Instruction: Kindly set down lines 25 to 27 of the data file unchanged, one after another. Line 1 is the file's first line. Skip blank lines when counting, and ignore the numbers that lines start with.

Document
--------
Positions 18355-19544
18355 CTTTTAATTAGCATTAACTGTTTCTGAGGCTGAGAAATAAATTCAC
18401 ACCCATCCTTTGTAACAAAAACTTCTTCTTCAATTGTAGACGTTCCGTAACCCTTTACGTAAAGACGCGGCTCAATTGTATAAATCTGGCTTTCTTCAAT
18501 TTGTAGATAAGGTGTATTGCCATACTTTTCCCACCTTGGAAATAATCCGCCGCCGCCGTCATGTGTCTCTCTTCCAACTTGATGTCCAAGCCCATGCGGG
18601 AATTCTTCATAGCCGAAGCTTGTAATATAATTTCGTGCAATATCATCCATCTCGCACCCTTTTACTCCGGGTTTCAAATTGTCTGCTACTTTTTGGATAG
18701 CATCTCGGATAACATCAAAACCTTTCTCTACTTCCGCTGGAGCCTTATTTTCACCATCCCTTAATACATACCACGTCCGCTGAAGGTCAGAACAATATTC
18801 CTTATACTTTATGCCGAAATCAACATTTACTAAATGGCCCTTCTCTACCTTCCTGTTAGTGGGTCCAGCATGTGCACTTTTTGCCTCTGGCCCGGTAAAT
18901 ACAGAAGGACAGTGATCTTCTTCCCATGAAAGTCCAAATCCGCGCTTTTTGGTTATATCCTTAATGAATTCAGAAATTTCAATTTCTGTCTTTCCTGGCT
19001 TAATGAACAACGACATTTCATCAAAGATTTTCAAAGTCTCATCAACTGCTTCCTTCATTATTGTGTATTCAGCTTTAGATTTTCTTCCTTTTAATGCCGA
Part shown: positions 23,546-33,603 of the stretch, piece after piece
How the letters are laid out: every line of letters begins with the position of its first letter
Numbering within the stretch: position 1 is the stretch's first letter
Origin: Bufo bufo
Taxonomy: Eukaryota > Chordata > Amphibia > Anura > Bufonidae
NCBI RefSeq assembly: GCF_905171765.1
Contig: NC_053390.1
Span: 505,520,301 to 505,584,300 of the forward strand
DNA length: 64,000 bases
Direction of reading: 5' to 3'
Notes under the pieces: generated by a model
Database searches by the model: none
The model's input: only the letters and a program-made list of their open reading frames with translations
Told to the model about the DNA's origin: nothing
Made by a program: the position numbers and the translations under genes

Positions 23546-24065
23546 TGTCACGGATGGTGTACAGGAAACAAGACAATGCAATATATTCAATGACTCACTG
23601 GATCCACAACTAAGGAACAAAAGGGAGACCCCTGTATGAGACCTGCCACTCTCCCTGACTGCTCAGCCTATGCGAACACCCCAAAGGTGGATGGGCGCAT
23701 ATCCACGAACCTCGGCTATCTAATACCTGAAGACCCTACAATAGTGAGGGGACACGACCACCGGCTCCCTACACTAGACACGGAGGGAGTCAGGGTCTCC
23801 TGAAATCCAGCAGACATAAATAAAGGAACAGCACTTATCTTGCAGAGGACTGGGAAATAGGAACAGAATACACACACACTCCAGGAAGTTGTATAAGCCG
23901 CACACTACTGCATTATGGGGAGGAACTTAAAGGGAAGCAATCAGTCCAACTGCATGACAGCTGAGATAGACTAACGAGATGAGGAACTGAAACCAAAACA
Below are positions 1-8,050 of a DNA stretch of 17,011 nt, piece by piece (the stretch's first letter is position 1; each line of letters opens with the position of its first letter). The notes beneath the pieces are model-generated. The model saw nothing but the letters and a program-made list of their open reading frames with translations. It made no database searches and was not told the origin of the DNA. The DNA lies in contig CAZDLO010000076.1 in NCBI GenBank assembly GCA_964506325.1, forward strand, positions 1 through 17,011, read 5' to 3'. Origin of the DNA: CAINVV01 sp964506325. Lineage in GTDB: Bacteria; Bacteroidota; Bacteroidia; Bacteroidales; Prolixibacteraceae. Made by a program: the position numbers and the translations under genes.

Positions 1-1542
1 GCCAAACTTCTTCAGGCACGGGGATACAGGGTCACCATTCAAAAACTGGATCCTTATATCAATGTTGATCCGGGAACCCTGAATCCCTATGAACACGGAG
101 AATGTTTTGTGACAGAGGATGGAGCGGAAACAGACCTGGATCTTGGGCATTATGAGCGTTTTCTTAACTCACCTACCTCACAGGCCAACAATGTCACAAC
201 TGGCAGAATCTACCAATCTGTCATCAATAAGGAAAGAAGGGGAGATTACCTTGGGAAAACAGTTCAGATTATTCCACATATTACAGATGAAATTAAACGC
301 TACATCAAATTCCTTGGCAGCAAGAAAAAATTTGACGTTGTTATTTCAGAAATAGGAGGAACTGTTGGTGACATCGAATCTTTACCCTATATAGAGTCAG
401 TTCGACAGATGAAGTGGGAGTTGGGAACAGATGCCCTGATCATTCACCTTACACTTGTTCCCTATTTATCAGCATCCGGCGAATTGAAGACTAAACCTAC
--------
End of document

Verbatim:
Positions 23546-24065
23546 TGTCACGGATGGTGTACAGGAAACAAGACAATGCAATATATTCAATGACTCACTG
23601 GATCCACAACTAAGGAACAAAAGGGAGACCCCTGTATGAGACCTGCCACTCTCCCTGACTGCTCAGCCTATGCGAACACCCCAAAGGTGGATGGGCGCAT